How Ebenezer Scrooge saved a credit union

This meeting was dead: to begin with.

After all, ’twas the credit union management meeting before Christmas. Jim from HR couldn’t stop thinking about the sugar cookies in the break room. Alice in Marketing hid her holiday shopping list in her padfolio and was checking it twice. Bill the CFO was attempting to calculate the precise number of hours left until his in-laws arrived.

Just as the clock struck 10:00 a.m., the CEO announced a special guest would be speaking at the meeting… A Mr. Ebenezer Scrooge of London.

The Christmas before had been a monumental one for Mr. Scrooge. Through a series of events no one would believe, he learned to “honor Christmas in his heart, and vowed to try to keep it all the year.” Naturally, as a way to spread the message of the season, he decided to join the credit union lecture circuit. You know, the obvious choice.

So here he stood, in front of Jim drawing pictures of baked goods and Bill discreetly using his cell phone calculator.

Scrooge managed to captivate the room with his incredible tale, explaining that in order for the credit union to reach its strategic goals set for the New Year and beyond, it must live in the Past, the Present, and the Future. The credit union could not afford to shut out the lessons that they teach.


“Failure isn’t fatal, but failure to change might be” – John Wooden

It’s a tough pill to swallow, but your credit union isn’t going to get it right every time. Where mistakes are made, lessons should be learned. Take time before year-end to look back on what might have missed the mark in 2016 – be it a marketing campaign, a new product launch, or an operational procedure – and take a deep dive into what failed specifically and why. More importantly, don’t be afraid to try a modified version of your initiative in the future. Just make sure what you’ve learned from the past shapes how you execute it going forward.


Ahhh, the Present – time’s unsung hero. While it’s easy to get mired in the way things have always been done or where we envision our credit union being in years to come, the solutions to our problems are often found in examining the everyday. In their bestselling book Switch: How to Change Things When Change is Hard, authors Chip and Dan Heath illustrate the power of identifying “bright spots.” As humans, we’re wired to be problem-solvers; we zero in on what is negative and go to work searching for solutions. It’s certainly important to be aware of what’s not working at your credit union, but it’s equally as important to identify what IS working and duplicate those things. Shedding light on successes gives you a guide of where you want to go and what kind of credit union you want to be. It also gives your staff the assurance that they’re doing many things right, and the motivation to keep doing those things well.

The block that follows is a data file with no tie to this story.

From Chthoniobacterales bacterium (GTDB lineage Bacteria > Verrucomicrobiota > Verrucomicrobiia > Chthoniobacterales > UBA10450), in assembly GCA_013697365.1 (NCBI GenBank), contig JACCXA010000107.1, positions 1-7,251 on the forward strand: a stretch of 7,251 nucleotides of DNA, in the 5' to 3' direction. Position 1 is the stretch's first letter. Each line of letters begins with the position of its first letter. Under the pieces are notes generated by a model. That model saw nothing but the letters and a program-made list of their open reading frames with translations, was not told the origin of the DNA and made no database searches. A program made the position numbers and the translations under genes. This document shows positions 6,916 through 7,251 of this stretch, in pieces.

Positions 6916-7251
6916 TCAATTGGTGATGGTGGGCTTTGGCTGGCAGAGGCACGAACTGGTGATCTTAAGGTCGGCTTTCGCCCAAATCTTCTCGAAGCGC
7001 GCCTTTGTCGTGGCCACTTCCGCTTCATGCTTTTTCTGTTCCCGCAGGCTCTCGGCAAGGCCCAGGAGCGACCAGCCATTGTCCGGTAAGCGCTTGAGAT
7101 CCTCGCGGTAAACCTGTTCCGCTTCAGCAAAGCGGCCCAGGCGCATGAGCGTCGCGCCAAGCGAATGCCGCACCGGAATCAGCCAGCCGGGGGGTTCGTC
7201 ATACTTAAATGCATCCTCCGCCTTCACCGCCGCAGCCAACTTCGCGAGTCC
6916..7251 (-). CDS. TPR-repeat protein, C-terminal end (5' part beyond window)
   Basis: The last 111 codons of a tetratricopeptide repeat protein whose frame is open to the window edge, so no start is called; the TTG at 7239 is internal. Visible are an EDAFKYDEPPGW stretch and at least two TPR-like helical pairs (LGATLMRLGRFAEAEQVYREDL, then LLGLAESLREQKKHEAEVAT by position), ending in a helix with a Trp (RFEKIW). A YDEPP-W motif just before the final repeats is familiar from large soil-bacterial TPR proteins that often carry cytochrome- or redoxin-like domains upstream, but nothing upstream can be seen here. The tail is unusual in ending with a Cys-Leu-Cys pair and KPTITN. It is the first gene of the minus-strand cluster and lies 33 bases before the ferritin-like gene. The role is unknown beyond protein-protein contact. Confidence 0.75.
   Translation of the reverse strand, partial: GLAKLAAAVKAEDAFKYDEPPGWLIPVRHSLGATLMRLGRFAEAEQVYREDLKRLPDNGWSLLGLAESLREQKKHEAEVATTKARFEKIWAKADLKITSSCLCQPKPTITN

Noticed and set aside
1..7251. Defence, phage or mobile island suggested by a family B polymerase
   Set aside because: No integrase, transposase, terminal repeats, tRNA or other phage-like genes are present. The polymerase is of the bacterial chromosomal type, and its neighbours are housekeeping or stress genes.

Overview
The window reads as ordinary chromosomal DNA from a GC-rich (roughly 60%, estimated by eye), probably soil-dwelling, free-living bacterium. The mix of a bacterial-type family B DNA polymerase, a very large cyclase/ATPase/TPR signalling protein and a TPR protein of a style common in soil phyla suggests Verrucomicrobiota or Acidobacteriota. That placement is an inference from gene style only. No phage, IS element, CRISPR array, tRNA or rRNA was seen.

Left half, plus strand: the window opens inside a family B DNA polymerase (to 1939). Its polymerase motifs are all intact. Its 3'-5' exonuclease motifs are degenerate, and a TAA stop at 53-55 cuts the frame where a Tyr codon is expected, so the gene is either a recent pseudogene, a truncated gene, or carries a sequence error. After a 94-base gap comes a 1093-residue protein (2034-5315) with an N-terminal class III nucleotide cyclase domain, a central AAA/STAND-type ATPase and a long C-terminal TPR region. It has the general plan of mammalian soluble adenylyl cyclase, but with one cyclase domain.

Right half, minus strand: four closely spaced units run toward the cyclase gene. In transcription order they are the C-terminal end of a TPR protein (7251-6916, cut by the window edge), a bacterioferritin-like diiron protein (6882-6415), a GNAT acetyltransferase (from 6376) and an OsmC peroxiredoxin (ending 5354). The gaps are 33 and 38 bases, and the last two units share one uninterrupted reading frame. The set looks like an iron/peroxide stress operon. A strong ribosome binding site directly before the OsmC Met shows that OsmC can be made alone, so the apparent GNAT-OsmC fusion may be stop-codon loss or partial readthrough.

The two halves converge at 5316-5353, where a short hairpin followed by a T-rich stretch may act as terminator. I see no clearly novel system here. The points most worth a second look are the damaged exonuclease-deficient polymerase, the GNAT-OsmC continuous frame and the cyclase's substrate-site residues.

Have you ever had a day full of putting out fires? A week? A month? While we need to keep an eye on what is directly in front of us at our credit union and how it affects our employees and members, we must also have our finger on the pulse of what might impact our institutions in the future.  What technology advancements can you prepare for instead of playing catch up to implement? Are there anticipated market shifts for core products like auto loans and mortgages? How will your credit union adapt to (and thrive under) impending interest rate hikes?

“Don’t be a Scrooge!” might be an expression you don’t want to find yourself on the receiving end of. The truth is embracing your inner Ebenezer can make you an inspiring leader. Scrooge helped to save this credit union, and he can help yours, too! Keeping the past, present, and future in balance ensures your credit union is on the path to long-term success and growth. Just make sure you keep the “Bah Humbug”s to a minimum.

Liz Garster

Liz Garster

Liz Garster is AVP of Marketing & Client Services at TwoScore, a firm dedicated to helping credit unions achieve their strategic goals through marketing. Working in credit unions for over ... Web: Details